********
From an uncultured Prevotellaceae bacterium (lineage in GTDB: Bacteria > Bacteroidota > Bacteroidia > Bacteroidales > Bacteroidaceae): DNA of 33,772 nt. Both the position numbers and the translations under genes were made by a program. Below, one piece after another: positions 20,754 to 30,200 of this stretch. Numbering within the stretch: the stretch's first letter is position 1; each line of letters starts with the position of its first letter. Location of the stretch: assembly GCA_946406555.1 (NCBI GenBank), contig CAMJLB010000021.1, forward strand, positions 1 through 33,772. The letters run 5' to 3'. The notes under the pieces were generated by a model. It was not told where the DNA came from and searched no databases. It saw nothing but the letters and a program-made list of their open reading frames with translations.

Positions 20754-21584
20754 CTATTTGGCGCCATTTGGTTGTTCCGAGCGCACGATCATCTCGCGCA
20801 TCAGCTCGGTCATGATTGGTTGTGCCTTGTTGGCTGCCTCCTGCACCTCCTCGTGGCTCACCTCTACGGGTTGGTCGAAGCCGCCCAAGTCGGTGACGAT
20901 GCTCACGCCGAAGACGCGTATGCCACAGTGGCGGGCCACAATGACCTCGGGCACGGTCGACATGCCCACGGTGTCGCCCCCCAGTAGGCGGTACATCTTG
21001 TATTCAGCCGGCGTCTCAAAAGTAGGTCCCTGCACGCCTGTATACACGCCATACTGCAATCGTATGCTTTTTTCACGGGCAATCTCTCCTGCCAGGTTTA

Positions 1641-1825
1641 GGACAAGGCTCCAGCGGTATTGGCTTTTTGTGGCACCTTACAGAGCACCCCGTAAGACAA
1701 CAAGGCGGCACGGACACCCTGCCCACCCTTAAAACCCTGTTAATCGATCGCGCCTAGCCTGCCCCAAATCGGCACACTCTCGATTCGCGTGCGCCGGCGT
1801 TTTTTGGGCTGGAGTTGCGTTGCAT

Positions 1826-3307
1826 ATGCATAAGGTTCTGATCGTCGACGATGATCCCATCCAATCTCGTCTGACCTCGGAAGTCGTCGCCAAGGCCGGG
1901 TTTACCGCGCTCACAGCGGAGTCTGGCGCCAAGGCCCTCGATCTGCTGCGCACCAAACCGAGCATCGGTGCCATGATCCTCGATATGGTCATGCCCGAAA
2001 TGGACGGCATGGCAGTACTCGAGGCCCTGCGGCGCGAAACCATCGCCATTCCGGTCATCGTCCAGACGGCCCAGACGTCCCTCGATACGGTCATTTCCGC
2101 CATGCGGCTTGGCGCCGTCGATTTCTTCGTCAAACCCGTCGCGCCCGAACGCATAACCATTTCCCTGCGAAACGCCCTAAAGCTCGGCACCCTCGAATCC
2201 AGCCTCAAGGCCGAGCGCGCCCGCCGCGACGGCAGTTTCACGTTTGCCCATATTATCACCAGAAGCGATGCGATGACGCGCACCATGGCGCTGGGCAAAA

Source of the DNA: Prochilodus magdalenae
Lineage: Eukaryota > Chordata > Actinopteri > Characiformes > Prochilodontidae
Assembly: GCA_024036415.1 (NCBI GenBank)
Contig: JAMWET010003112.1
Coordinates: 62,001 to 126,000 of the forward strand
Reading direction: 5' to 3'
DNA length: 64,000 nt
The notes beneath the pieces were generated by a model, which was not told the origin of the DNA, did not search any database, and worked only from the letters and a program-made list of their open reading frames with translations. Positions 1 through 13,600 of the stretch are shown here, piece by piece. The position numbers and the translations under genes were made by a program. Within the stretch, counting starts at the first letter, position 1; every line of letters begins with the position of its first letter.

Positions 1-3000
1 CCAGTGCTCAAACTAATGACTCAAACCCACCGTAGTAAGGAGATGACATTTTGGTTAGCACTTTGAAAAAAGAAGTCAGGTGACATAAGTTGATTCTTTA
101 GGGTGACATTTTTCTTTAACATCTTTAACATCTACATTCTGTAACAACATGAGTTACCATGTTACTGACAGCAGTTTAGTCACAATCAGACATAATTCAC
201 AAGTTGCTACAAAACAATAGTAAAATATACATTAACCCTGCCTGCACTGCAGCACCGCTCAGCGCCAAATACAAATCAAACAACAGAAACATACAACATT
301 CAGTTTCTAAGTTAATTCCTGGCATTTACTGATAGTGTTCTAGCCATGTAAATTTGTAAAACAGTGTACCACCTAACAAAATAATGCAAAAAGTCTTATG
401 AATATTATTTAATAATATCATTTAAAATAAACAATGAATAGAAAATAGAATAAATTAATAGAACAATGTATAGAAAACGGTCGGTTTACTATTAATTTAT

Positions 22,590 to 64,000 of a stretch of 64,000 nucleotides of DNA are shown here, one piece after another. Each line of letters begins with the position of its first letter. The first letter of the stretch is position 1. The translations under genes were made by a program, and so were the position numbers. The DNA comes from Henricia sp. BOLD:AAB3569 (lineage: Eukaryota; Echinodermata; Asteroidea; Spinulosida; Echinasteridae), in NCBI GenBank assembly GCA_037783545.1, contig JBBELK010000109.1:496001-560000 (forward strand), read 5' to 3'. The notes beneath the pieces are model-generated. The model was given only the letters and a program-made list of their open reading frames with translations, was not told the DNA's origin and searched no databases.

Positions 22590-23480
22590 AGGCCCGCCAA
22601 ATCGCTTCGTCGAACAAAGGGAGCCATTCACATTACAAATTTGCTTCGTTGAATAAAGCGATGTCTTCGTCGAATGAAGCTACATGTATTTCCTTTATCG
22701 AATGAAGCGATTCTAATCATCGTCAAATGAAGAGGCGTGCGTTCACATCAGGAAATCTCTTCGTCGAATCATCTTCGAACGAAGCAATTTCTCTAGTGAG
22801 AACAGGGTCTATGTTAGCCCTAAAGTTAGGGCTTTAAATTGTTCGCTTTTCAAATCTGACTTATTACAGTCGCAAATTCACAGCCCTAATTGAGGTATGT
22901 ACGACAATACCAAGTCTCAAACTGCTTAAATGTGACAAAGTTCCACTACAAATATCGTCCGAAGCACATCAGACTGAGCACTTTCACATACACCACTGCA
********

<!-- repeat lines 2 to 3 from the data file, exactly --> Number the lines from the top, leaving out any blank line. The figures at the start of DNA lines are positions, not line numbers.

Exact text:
Positions 20754-21584
20754 CTATTTGGCGCCATTTGGTTGTTCCGAGCGCACGATCATCTCGCGCA